I mentioned earlier that you should "just say no" to salespeople trying to pressure you into buying an extended warranty for your new computer. Well, once you've dodged that bullet, they'll come right back at you with another suggestion: For just $60 to $100, a store technician will create recovery discs and remove junk software (also known as "bloatware") from your new machine.
Again, just say no. You can create a recovery disc yourself, save a bundle, and even learn something in the process.
Creating a recovery disc set--which will allow you to recover the computer's original operating system in the event of a disaster--is straightforward, and you can do it by following a series of prompts from your PC. This is an important process. Don’t skip it, because many computers do not come with a factory set of discs. So you can either do it yourself or get a technologically inclined friend to help you.
Removing bloatware--the bulky, unwanted, and unnecessary software that often ships with new computers--clears out hard-drive space and may even free up RAM. It’s easy to eliminate bloatware using the standard Windows uninstall tool.
Gift givers are often thrilled when they're finally able to get their hands on one of the season's hottest video game consoles--thrilled, that is, until they learn that the $200 they just dropped on a Nintendo Wii or Microsoft Xbox 360 includes only one game controller.
For a Wii, Nintendo-brand peripherals will cost you a cool $20 for the Nunchuck device plus $40 for the actual controller. For the Xbox 360, Microsoft-branded controllers are $50 (wired) and $65 (wireless). Even older systems, such as the Sony PlayStation 2, will still run you $25 for an extra controller and $25 for a memory card (so players can save their games).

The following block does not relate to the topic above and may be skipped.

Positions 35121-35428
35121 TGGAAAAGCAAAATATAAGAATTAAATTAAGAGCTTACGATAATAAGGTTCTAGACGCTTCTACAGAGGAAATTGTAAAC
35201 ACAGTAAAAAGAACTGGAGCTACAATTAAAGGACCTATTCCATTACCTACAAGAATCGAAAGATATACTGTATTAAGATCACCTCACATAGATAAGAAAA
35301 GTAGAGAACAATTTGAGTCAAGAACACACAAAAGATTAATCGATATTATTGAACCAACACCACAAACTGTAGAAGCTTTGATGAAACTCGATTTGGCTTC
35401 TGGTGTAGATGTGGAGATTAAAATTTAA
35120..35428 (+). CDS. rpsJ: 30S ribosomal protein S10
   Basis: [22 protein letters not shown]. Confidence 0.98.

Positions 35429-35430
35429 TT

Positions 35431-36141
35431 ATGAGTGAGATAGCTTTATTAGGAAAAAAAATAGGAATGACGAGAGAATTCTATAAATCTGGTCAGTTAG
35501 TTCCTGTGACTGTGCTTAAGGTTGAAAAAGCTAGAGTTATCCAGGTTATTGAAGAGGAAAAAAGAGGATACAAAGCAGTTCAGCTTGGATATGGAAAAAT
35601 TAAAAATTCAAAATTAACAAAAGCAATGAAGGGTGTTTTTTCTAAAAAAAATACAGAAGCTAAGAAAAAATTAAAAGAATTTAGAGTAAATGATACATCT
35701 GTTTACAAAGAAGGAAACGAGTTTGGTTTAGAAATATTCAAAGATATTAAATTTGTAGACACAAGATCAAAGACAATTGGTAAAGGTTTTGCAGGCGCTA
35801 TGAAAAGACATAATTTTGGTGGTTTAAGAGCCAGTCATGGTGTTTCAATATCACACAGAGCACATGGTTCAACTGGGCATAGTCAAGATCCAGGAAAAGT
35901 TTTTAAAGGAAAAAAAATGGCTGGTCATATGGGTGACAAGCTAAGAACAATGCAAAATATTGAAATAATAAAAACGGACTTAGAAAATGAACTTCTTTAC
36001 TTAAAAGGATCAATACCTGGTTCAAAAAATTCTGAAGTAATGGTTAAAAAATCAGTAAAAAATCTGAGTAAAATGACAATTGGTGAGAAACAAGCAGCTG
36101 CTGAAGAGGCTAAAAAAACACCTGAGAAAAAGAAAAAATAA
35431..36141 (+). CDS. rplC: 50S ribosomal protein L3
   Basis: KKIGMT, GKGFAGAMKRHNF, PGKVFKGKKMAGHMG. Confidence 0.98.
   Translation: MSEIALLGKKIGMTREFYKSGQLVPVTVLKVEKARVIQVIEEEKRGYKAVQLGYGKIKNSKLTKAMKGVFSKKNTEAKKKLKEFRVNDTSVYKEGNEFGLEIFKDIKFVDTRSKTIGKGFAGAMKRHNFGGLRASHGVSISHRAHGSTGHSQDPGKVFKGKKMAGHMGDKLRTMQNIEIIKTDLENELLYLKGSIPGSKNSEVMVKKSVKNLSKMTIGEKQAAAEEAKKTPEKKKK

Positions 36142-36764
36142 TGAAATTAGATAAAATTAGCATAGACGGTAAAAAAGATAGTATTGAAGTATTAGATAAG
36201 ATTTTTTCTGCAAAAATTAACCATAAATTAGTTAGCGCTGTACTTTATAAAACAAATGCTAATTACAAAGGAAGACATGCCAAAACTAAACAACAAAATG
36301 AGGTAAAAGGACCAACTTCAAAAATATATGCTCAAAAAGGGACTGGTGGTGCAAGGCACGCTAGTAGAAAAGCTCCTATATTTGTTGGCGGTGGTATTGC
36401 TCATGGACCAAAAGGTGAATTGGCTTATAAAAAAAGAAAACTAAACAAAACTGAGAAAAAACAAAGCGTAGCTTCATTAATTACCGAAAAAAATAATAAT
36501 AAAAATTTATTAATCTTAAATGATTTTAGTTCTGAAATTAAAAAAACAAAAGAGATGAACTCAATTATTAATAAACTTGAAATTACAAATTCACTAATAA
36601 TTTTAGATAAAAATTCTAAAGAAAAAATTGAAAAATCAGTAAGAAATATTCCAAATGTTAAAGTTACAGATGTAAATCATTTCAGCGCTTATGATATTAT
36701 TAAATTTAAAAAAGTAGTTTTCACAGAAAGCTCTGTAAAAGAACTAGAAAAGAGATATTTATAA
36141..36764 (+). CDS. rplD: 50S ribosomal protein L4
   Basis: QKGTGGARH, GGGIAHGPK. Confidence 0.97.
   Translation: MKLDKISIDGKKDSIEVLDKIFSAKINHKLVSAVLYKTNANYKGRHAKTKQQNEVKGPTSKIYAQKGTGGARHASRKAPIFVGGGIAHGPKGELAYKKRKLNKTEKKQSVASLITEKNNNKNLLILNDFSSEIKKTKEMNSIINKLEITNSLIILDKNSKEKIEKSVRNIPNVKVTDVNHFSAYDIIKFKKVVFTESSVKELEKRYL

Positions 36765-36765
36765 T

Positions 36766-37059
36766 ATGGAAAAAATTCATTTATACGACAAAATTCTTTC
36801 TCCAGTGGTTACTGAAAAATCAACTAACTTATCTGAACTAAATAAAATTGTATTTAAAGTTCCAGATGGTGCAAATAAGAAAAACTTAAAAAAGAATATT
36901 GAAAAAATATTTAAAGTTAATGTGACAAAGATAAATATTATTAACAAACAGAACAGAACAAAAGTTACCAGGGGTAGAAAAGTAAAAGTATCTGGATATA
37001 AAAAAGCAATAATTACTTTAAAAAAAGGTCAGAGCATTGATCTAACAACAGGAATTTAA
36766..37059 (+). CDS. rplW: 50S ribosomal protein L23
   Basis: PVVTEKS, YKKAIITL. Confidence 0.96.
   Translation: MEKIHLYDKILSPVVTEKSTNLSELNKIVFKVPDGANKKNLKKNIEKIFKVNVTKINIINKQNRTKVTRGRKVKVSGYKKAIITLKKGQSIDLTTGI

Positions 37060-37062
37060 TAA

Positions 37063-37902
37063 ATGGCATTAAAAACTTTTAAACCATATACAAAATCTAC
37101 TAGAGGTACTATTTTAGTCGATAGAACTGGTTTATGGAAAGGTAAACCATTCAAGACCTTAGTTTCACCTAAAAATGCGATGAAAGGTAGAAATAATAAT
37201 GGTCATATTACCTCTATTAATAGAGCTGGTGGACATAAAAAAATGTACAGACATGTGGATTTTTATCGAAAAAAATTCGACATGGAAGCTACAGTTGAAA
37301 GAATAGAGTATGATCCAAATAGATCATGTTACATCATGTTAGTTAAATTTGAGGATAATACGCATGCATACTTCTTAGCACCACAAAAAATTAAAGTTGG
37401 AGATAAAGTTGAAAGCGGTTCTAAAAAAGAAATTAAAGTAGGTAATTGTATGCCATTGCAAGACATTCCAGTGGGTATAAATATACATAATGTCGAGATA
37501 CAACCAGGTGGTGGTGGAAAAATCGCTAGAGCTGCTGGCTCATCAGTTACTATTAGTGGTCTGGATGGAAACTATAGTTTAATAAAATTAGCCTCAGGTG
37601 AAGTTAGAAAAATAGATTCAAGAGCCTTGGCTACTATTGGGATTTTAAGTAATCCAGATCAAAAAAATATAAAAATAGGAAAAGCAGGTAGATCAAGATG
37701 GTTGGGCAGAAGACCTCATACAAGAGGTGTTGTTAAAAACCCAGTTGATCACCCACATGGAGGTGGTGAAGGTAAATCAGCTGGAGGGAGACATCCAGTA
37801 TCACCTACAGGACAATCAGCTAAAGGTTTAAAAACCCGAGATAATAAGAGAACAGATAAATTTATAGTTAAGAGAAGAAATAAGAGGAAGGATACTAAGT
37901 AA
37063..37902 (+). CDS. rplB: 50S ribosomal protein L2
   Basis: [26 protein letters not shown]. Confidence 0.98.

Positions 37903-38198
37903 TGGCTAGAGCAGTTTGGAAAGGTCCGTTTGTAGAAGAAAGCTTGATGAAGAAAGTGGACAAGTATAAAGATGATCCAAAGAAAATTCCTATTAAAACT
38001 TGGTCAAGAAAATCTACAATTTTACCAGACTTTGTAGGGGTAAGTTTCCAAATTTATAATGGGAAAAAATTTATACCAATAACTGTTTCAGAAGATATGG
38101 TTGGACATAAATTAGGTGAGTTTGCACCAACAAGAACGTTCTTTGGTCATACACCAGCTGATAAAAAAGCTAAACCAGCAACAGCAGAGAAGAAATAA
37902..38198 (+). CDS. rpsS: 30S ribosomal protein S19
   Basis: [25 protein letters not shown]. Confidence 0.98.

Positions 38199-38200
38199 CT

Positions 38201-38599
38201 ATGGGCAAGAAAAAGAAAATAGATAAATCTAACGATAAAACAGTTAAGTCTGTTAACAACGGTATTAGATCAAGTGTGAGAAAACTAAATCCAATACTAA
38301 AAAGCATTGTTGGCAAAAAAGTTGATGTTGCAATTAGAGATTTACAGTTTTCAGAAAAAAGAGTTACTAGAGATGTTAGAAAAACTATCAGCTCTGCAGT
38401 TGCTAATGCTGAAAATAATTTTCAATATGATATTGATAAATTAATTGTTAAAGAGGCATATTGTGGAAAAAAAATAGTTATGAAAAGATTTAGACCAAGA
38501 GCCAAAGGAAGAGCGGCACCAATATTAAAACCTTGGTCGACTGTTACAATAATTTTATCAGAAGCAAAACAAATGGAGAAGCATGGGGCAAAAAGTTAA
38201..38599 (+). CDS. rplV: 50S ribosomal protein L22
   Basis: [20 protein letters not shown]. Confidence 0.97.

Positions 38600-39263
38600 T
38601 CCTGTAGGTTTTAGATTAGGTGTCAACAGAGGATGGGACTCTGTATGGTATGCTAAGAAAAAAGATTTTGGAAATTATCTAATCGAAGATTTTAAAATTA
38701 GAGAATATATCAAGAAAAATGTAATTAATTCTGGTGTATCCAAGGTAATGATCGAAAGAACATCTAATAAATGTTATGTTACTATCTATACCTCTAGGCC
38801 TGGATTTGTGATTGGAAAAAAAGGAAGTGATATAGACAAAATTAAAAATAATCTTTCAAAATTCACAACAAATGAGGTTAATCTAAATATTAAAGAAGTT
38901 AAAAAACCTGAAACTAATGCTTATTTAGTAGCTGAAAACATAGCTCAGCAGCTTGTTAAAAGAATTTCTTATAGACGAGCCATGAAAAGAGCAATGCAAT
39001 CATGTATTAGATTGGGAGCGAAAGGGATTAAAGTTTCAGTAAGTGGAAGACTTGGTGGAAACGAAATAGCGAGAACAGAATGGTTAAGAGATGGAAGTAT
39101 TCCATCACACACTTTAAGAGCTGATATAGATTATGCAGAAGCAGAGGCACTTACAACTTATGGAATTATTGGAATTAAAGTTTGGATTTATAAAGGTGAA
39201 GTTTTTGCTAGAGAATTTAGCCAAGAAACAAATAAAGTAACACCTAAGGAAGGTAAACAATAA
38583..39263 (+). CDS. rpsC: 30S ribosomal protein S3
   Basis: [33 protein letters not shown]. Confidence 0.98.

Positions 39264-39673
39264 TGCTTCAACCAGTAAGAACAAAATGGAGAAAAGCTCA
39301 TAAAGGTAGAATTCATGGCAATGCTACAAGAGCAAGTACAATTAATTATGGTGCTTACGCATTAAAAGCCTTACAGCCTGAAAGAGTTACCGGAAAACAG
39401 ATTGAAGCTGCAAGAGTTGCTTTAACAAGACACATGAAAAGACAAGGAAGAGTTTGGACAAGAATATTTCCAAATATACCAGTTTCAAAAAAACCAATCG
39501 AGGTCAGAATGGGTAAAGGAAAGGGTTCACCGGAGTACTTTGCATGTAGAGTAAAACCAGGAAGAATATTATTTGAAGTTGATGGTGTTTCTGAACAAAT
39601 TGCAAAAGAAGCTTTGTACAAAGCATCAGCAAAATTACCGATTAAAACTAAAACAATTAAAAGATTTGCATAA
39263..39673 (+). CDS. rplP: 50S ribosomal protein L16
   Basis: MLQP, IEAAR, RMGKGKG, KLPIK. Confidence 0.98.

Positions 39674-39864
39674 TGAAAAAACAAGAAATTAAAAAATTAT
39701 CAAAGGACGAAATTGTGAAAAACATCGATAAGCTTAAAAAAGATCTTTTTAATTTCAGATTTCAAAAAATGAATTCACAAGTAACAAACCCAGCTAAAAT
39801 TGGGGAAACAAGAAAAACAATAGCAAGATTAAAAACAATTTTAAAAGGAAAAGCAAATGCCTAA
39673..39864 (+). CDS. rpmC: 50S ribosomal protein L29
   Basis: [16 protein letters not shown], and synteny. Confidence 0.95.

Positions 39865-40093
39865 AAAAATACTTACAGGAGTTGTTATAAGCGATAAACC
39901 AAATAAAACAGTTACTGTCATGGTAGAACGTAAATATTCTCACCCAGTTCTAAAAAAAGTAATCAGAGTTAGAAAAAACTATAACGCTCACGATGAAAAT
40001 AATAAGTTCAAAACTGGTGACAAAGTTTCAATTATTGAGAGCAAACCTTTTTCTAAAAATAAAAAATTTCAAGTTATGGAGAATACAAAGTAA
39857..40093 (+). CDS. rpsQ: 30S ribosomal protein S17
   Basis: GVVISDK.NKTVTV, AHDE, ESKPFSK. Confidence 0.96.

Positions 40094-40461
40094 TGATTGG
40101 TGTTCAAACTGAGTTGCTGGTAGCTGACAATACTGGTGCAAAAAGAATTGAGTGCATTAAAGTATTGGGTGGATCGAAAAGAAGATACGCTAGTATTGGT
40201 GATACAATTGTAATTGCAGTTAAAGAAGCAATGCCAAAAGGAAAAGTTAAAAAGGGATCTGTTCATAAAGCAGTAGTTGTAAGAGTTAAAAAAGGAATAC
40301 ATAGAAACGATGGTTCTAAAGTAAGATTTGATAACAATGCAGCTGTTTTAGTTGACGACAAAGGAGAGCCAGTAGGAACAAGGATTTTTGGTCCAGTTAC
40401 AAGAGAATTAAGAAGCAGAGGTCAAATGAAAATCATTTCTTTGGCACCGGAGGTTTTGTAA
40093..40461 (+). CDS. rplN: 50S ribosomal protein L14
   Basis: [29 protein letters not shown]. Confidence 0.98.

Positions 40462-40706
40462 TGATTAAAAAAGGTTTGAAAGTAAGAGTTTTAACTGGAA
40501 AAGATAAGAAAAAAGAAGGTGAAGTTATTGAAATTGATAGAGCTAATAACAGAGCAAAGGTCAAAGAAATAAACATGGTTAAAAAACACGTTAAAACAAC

Before you drop your hard-earned cash on name-brand controllers, consider third-party options. These are often much cheaper than branded components and work just as well.
One more warning: Don't pay extra to have the store "set up" your new system. We recently found stores such as Best Buy trying to up-sell customers by suggesting they allow a technician to update the firmware on the Sony PlayStation 3 (for $30). On top of that, Best Buy also offered a $150 "home installation."
Don't be hustled. Ten-year-old kids can figure out how to update firmware and install video game consoles. You should be able to, as well. If not, we suggest you seek out the nearest ten-year-old for help.
E-book readers are a popular gift item this year, but the fact that they don't include appropriate cases in the box is unbelievably frustrating. After all, if something is basically just a screen, you can be sure that you'll need some sort of protection to keep it safe.
The third-generation Amazon Kindle goes for $190, but you'll have to spend another $35 for an official Kindle leather cover to protect it. The Sony Reader Daily Edition is $300, including an AC adapter and a USB cable, but no storage case. You can buy one, of course, for another $40. The Sony Reader Pocket Edition is $180, but it includes only a USB cable. Barnes & Noble's Nook e-reader sells for $250, but you'll need to drop another $50 for an official Nook case, and $22 for a screen protector.
Again, take to the Web to find cheaper accessories. If you're sick of Amazon and eBay, Etsy is a great place to find e-reader cases that are not only considerably cheaper (at an average price of $20), but also unusual and handmade.
Stay Alert and Save Money
I could go on and on with examples of tech gifts that need careful scrutiny. Some come with add-ons you don't want or need, while others are missing crucial pieces. You can avoid most of these traps by following just three simple rules.
1. Do your research beforehand.
3. Be wary of high-pressure sales techniques, and of salespeople trying to up-sell you things.
If consumers take steps to shop smarter, retailers and manufacturers might get the message and stop hustling. Until then, Happy Holidays, and be careful out there when you're shopping. The dollars you save will be your own.
Todd R. Weiss is an award-winning technology journalist and freelance writer who worked as a staff reporter for Computerworld.com from 2000 to 2008. He spends his spare time working on a book about an unheralded member of the 1957 Milwaukee Braves and watching classic Humphrey Bogart movies. Follow him on Twitter @TechManTalking. Write to him at toddrweiss (at) gmail (dot) com.